The Minister of the Environment and Climate Change, Glen Murray, is living in a carbon bubble. Noise comes out, but information doesn’t go in. The Minister’s recent response to the Chamber of Commerce request shows how out of touch the Minister has become. The Chamber is asking for inaction on the provincial Cap and Trade policy. The Minister responded with a barrage of misinformation.
For example, the minister claimed that “In joining North America’s largest carbon market, we are becoming partners in the most efficient and cost effective emissions reduction program there is.” This is simply false. There is wide agreement that the BC carbon tax is the “most efficient and cost effective emissions reduction program there is.”
I don’t think that the Minister is lying. He is carefully not listening to anyone that doesn’t agree with him. He has his own truth. Unfortunately, while the Minister is allowed to have his own opinion, he doesn’t get to have his own truth. Thinking about carbon pricing has moved on, and it is time he caught up. Cap and trade was the preferred option 15 years ago. Now its failures are just too big to ignore. Cap and trade is no longer the preferred option. It is the Zombie of climate change policy.
There are other blatant misrepresentations in the Ministry Press release. The Ministry claims that “Third-party economic experts have confirmed that our plan is both the most cost effective and best at reducing emissions compared to carbon pricing alternatives.” I suspect there is some truth in this – it is possible to find “third-part experts” who claim climate change” is not real too. What is not true is that there is lot of support among economists for a cap and trade system RELATIVE TO A CARBON TAX. The view of the majority of people who study the issue is that a carbon tax will work better, will cost less and will be more efficient.
The Minister also claims that Ontario’s business community has “shown support for our plan to fight climate change because directly compared to the alternatives, it is best suited spur economic growth and achieve real emissions reductions.” This is another statement with a smidgin of truth. SOME businesses like the scheme. The ones that like it most are the ones that stand to get exemptions under cap and trade and the people who stand to make money trading carbon permits. A large number of other businesses support a simple carbon tax. It is interesting to note that smaller businesses tend to oppose any carbon pricing, while bigger ones, with better research capacity, tend to support a carbon tax.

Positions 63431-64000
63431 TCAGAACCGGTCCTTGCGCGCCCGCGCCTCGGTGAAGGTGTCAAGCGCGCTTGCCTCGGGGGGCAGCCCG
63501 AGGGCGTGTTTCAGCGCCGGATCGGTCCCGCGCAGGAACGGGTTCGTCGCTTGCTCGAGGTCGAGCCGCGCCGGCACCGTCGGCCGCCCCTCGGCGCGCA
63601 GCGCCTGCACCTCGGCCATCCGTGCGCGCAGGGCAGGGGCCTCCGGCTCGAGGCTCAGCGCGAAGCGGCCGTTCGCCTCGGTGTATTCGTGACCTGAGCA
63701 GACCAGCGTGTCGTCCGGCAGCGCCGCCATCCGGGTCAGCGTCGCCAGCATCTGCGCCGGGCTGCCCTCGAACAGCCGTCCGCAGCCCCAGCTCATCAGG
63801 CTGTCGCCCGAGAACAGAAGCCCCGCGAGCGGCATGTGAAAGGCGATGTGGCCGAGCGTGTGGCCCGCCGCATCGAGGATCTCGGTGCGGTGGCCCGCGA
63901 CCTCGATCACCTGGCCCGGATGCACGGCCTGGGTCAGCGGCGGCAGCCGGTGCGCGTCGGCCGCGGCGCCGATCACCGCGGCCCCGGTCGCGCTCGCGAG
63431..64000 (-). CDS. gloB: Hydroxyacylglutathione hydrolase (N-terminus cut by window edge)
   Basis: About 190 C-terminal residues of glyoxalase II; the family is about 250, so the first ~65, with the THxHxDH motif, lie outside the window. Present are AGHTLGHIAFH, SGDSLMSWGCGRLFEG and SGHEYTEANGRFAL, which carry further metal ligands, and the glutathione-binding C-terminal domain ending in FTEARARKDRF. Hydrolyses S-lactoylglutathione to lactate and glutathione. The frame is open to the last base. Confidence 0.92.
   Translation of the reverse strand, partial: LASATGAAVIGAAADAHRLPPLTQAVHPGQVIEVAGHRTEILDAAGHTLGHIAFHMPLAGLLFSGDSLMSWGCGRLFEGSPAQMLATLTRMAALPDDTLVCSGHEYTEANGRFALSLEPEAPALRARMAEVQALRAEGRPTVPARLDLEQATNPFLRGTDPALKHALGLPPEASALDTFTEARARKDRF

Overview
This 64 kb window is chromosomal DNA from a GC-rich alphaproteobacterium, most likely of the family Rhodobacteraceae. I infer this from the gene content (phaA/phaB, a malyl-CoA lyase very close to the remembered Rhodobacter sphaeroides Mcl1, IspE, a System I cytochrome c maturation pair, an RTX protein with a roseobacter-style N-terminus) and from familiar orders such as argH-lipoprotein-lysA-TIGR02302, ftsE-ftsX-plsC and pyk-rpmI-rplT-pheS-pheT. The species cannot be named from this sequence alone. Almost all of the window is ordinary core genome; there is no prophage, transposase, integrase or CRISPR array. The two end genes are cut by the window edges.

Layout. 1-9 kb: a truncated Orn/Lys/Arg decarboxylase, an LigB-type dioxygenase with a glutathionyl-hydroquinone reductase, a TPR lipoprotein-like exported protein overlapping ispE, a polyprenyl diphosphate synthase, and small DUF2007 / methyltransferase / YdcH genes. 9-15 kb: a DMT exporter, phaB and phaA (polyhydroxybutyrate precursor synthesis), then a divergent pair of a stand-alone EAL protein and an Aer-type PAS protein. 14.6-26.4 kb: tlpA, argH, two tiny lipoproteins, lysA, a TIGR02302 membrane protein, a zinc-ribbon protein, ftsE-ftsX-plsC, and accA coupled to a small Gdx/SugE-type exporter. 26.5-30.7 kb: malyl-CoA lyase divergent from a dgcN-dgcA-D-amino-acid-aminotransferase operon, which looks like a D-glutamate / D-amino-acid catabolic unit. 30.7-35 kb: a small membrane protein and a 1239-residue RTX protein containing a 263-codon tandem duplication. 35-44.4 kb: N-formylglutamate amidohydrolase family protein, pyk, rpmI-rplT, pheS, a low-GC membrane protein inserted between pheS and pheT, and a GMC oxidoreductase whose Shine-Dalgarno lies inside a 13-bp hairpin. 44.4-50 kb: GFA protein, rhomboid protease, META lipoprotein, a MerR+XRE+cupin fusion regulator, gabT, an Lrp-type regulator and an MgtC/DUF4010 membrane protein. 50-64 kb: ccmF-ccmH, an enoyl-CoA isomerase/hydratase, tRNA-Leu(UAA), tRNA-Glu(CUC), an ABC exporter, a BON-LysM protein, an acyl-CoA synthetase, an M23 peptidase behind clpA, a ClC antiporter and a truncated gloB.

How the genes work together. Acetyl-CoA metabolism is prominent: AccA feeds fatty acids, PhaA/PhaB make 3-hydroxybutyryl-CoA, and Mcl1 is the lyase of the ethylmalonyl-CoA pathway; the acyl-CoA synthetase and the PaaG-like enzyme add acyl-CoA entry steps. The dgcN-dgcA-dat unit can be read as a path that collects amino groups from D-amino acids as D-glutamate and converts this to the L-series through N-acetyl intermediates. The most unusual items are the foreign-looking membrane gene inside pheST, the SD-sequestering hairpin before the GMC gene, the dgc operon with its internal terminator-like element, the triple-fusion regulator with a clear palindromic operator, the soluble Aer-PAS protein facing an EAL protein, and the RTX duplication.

The Minister went on to demonstrate an astonishing ignorance of how to use evidence when he cited California. He said that its economy grew at a pace that exceeded the growth of the rest of the U.S. economy once it brought in cap and trade. He is right, but it is also true that California has grown at a pace that exceeded the growth of the rest of the U.S. economy for the last 50 years. He might as wells say that California hasn’t experienced a major earthquake since it brought in Cap and Trade. There is about as much connection between Cap and Trade and California growth as there is between Cap and trade and earthquake activity.
These inaccuracies show one of two things: either the Minister is ignorant, or the Minister will say anything to avoid facing the fact that he is in charge of a policy that will fail, and is depending on public ignorance to cover his mistakes.